Customer experience is all-encompassing. A company might place a large emphasis on in-store customer interactions, but if the website is outdated or the call center is rude, it can still ruin the entire experience. This week, three stories from the news showed just how widespread customer experience can be. There are a lot of things to think about, and they are all important to finding and retaining customers.
Study Finds More Companies Are Using AI
If your company invested in AI, you’re not alone. COPC Inc. recently released its 2018 Corporate Edition of the Customer Experience Management Benchmark survey. One of the biggest takeaways was that the number of companies using AI for customer experience has exploded in the last year. Brands see the necessity of providing automatic and convenient ways to meet customers’ needs.
This survey solidifies what we’ve seen across all industries. From chatbots to contact center automation and intelligent call routing, AI is everywhere. There are countless ways the technology can be applied to customer experience, and most customers seem excited for brands to find new ways to use technology to make their lives easier.
Risqué Ohio Nail Salon Name Gets People Talking
Where’s the line between drawing attention to your brand and being inappropriate? A nail salon in Ohio is getting all kinds of attention for its unique—and risqué—name. The owner wanted people to remember her business, so she named it Hand Jobs Nails and Spa. Her tactic worked—the salon made national news with its unusual name. Employees and customers like the unconventional approach, but some neighbors and community members don’t think the name is family-friendly or appropriate. The owner doesn’t have any plans to change the name and will appeal if she isn’t allowed to put the name on a sign.
The name of a business definitely adds to its brand and appeal. Using an attention-grabbing name can get people to pay attention to your business, but the customer experience still has to be there to back it up. Community relations are also important to building a strong reputation, and the suggestive name put that at risk.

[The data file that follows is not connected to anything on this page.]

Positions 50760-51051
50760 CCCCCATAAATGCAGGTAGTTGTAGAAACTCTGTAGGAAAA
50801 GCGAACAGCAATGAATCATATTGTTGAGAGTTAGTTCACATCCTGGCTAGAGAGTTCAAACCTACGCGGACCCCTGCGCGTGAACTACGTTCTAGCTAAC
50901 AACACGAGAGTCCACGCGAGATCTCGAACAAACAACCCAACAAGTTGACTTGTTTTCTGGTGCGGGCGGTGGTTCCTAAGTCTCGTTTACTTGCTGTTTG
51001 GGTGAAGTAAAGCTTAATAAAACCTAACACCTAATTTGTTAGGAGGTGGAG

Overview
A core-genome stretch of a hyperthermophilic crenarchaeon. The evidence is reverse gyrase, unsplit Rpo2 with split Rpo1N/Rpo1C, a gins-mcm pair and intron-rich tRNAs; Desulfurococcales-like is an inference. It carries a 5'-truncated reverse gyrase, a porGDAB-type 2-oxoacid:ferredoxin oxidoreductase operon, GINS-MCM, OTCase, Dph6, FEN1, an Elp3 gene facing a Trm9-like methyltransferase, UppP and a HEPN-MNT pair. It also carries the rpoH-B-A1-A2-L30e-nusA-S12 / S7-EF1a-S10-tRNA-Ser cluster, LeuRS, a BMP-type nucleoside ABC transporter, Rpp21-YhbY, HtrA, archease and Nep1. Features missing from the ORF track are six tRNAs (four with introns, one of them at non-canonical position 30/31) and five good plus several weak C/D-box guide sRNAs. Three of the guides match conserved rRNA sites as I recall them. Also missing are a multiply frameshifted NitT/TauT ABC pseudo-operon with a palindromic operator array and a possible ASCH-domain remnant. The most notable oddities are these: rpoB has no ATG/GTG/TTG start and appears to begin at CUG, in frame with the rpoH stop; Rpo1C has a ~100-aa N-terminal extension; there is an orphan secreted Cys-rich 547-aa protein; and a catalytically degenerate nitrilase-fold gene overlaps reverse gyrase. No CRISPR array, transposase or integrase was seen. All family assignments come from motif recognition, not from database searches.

TM Changes Procedures After Customer Complains
A wheelchair-bound 89-year-old man having to travel to a company’s headquarters just to cancel his subscription isn’t a great customer experience or the kind of publicity a company wants. Telekom Malaysia, the provider of telecommunications services for Malaysia, came under fire after a customer complained on Twitter about the difficulty of cancelling her elderly father’s fixed line. Because of the company’s rules, the father himself had to go to the building in person. No one else could represent him, which angered his family and caused them to complain.
This story is an example of a procedure that doesn’t consider customers at all. It’s probably easier for the company to cancel lines when customers are present, but modern technology makes it possible to get the job done without requiring customers to go out of their way. I like the resolution to this story: the company immediately reached out to the woman who complained, and the CEO and other executives visited the family personally to apologize. The company also announced it will change its procedures to better serve customers. Although TM made a mistake, it owned up to it and made changes so it won’t happen again.
Every area of customer experience is important. Companies that master customer experience realize they have to create a high-quality, consistent approach across all channels.
Blake Morgan is a keynote speaker, futurist and author of “More Is More.” Sign up for her weekly customer experience newsletter here.